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Microsoft’s new Israeli heart
By DOV PREMINGER
01/04/2010
At the heart of Microsoft Xbox’s next-generation technology is PrimeSense, a Tel Aviv-based company with a cutting edge camera.
 
At the heart of Microsoft Xbox’s next-generation technology is PrimeSense, a five year-old Tel Aviv-based company with a cutting edge, 3D motion-sensing camera.

Both Microsoft and Sony have come under pressure from the success of rival Nintendo’s motion-controlled Wii, and each plans to release a competing motion-gaming accessory by the end of 2010.

Sony Corp’s PlayStation Move appears to be similar to the Wii remote, albeit said to detect movements more precisely.

Microsoft is attempting to leap ahead and introduce a completely controller-free gaming device. Code-named Project Natal, it uses a motion-sensing camera developed by PrimeSense to detect the player’s movements. PrimeSense is in the process of licensing the technology to Microsoft’s Xbox.

In an interview with The Jerusalem Post, PrimeSense founder Aviad Maizels and its CEO Inon Beracha explained how their technology differs from the Nintendo Wii and PlayStation Move.

“If you look at the Nintendo Wii or PlayStation Move, they enable you to track one pointing space,” they said. “When you are in the field of the PrimeSense sensor, it’s like you’re wearing a thousand Wiis. It tracks your position 30 times per second.”

Aviad and a team of five founded the company back in 2005. They have raised nearly $30 million from venture capital firms Gemini Capital, Genesis Venture Capital and Canaan Partners. Beracha was recruited after serving as CEO of Nasdaq-listed DSP Group. Today, PrimeSense has 92 employees, with plans to expand to 120 before long.

PrimeSense is the second Israeli company to be involved with Microsoft’s Project Natal. The first was 3DV Systems, which was acquired by Microsoft in 2009 for a reported $35m.

3DV Systems developed a time-of-flight camera that purportedly had the same applications as PrimeSense’s camera. The question has been why Microsoft needs two companies that are doing the same thing.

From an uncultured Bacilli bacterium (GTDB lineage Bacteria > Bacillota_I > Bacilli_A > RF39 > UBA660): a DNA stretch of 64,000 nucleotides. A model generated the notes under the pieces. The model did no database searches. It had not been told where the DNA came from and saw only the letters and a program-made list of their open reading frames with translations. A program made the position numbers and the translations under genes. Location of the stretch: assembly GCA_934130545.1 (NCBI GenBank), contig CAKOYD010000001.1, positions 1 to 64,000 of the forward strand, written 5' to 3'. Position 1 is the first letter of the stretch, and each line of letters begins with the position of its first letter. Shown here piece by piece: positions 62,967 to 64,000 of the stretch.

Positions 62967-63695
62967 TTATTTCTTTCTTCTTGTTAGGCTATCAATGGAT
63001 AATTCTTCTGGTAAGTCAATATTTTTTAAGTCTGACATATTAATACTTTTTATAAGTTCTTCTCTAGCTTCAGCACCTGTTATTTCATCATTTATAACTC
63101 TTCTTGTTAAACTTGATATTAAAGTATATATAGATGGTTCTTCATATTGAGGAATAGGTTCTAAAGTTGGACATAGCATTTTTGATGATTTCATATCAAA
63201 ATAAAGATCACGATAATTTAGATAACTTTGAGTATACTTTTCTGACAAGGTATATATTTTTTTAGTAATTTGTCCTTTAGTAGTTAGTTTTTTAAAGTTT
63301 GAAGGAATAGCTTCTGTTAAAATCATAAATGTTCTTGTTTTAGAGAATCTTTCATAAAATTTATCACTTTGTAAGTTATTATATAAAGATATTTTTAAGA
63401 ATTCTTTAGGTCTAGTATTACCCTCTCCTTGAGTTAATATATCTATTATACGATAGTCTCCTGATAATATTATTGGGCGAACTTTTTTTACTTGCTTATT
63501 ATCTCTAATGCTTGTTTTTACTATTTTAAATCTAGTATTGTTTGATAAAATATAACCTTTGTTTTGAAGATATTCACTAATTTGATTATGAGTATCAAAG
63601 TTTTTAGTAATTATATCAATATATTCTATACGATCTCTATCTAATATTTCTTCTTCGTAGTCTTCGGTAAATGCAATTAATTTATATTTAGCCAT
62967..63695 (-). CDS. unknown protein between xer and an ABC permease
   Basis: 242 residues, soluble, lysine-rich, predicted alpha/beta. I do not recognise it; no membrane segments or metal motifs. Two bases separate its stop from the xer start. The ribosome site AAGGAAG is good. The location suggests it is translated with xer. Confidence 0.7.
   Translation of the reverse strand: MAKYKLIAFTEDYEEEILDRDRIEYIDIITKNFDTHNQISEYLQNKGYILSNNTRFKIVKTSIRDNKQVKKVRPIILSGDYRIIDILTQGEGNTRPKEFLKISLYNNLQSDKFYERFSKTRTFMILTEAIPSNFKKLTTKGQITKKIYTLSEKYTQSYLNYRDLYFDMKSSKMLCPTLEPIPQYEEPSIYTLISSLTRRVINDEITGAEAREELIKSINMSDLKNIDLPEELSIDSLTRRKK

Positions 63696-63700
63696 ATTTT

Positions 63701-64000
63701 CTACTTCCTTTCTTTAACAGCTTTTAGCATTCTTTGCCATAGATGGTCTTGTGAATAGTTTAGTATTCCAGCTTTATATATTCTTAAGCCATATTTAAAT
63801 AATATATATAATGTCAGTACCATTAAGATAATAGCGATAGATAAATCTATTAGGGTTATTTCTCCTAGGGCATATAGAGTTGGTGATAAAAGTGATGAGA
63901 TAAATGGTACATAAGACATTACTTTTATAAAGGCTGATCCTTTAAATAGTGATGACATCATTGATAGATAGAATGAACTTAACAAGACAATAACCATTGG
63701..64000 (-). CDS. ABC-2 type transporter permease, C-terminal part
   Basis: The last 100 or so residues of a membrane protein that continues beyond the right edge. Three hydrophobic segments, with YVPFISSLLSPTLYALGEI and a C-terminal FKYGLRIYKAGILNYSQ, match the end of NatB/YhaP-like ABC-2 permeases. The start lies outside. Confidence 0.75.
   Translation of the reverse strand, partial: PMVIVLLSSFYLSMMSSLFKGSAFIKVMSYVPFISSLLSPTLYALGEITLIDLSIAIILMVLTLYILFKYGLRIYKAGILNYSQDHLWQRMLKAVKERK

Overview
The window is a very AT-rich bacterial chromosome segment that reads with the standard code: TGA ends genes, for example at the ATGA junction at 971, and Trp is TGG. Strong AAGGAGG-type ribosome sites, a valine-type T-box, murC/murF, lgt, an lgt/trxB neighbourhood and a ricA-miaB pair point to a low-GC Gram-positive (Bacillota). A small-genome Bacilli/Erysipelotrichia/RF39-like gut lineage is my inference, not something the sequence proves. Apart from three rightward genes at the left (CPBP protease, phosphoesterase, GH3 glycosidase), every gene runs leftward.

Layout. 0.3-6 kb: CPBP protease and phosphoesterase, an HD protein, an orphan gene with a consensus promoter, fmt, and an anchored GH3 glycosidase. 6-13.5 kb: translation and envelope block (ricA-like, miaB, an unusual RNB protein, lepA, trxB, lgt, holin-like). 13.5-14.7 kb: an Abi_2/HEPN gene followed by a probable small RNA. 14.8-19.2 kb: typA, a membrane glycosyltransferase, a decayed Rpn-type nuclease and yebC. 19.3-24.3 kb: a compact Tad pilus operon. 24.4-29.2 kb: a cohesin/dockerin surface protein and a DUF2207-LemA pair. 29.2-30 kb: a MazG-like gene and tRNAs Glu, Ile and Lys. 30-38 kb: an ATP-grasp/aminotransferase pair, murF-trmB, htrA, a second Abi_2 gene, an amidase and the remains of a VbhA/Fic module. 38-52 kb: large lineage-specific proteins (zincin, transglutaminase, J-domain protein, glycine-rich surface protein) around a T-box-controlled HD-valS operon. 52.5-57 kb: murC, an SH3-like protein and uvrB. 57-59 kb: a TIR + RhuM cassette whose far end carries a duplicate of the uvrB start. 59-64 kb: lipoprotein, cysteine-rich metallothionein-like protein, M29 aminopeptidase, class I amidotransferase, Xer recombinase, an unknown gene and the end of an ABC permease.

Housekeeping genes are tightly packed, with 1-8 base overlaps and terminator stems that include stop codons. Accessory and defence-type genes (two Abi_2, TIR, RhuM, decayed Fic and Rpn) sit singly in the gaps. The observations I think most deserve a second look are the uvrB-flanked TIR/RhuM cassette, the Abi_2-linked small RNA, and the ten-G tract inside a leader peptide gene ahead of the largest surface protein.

While the PrimeSense team couldn’t comment on 3DV Systems, they did say that “the 3D sensing technology in Project Natal is solely PrimeSense,” which may indicate that PrimeSense has supplanted 3DV Systems’ technology as Microsoft’s camera of choice.

Aviad and Inon of PrimeSense were careful to explain that the PrimeSense technology uses a proprietary technology called “light coding,” rather than the time-of-flight cameras used by of its competitors. Time-of-flight emits strong pulses of light and measures the delay in their return to calculate positions.

“Time-of-flight came from laser radar systems with military applications,”

said Aviad and Inon. “[But] the DNA of the PrimeSense technology was from day one for the consumer market.

“There are a lot of differences between PrimeSense and time-of-flight cameras in general. PrimeSense has achieved a breakthrough on price and performance. The performance we generated through the device is better in a long list of parameters [than time-of-flight].”

Aviad and Inon said that Microsoft is planing to sell the Natal camera to consumers separately from the Xbox. PrimeSense was unable to disclose how much the camera costs to manufacture.

“It is expected to retail between $80 and $100,” they said. “Though we can’t comment on exact prices, I would say that based on the breakthrough we did on the system level, we were able to bring overall performance to new levels.

“[Financially], we brought it down by orders of magnitude. Much cheaper than any other solution that was out there.”

The Xbox is just the beginning of the big plans PrimeSense has for its technology. The company plans to license the technology for a wide range of applications within the consumer device industry.

“PrimeSense is game changing. It changes how machines perceive humans and enable better interface between machines and human beings,” they said.

“In the same way that we teamed with Microsoft, we plan to grow the company to other areas. You’re going to see products later this year. Smart homes systems, controlling the TV, living room PC, systems that turn on the lights or even dim the light according to where people are in the room. Eventually it will be ubiquitous in every consumer device.”

Aviad and Inon have a strong vision for the company’s future.

“Our plan is to turn PrimeSense into a big, independent public company. The DNA of the company, the people, are great.”

There was no comparable country to Israel in terms of its human capital, they said.

“There are lots of things coming from this country, because we have great people here.”

Microsoft could not be reached for comment, but it would seem that the American software giant’s fate in the next-generation console wars may depend on its small Israeli ally.
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